Judy Grahn feature image

Judy Grahn

Lesbian poetry and working-class literature

Susan Padezanin
English 6923: Working-Class Literature
Fall 2003

Introduction

At a young nine years old, Judy Grahn knew she was a poet, but took sixteen years to act on that realization. It was at age twenty-five, after emerging from a coma after a serious illness, that she admitted her life's purpose. She was determined not to let anything keep her from becoming the artist she envisioned herself to be. This realization was due in part to the horrible treatment she received (beatings and unemployment) after being dismissed from the Air Force for being a self-admitted lesbian--another motivation to succeed at all costs. But Grahn is more than just a writer/poet, she is a feminist activist and the founder of the modern day lesbian movement.

Discussion of author's work

Judy Grahn is a powerful author and poet. Her work spans several genres including fiction, non-fiction, fantasy, and poetry. Grahn is especially known for her work as a feminist, lesbian writer. Her work strays away from the typical lesbian erotica and instead focuses on themes of struggle, acceptance, discrimination, and relationships--all of which are common in working-class texts.

Growing up in a poor, rural neighborhood in New Mexico, Grahn was inspired to make something more of herself. She refused to accept the obligation to marry immediately after high school and realizing she was a lesbian, she set off to discover more about herself and explore the world. After her dismissal from the Air Force, she bounced back to start the Women's Press Collective. She also helped found the Gay Women's Liberation Group, the West Coast New Lesbian Feminist Movement, and "A Woman's Place," the first women's bookstore in the United States.

Realizing the lack of lesbian voices in the area of writing, Grahn followed her dream to become a published author, publishing her first volume of poetry, Edward the Dyke and Other Poems, on a mimeograph machine. From there, she branched out into other genres, all the time keeping true to her working-class roots. Her poetry is sometimes heavily political, leaning toward the connections between the lesbian culture and the everyday "common" woman. She shows how the two face similar struggles in daily life.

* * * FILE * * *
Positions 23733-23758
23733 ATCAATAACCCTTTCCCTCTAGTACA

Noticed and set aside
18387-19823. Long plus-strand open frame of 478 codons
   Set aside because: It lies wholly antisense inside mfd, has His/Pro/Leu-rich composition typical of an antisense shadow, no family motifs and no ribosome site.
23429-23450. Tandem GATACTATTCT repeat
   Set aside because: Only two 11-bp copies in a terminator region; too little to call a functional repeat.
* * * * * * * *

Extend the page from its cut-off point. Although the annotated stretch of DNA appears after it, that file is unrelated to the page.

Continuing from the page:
In "A Woman Is Talking to Death," the themes of racism and class subjugation combine with sexism and homophobia. This is just one example of how Grahn merges the gay culture with class struggles. She often refers to the discrimination of gays being similar to the prejudice felt by other races such as African-Americans. Her book, Another Mother Tongue: Gay Words, Gay Worlds, stresses that gay people have a culture, that cuts across class, race, gender and even national and tribal categories. In any case, Grahn's work fights to break the stereotypes that women, lesbians, and working-class people face and are limited by. Her powerful words show that underestimating women is a serious mistake and forces them to work harder to be equal to men.

The struggles Grahn witnessed while growing up and experienced as a young woman inspired her to become a better person and write about those happenings. She has the ability to turn the negative aspects of discrimination and oppression into a positive learning experience. It is no wonder that Judy Grahn is recognized as one of the most successful writers of her time, not only in the working-class or lesbian genres, but in all categories.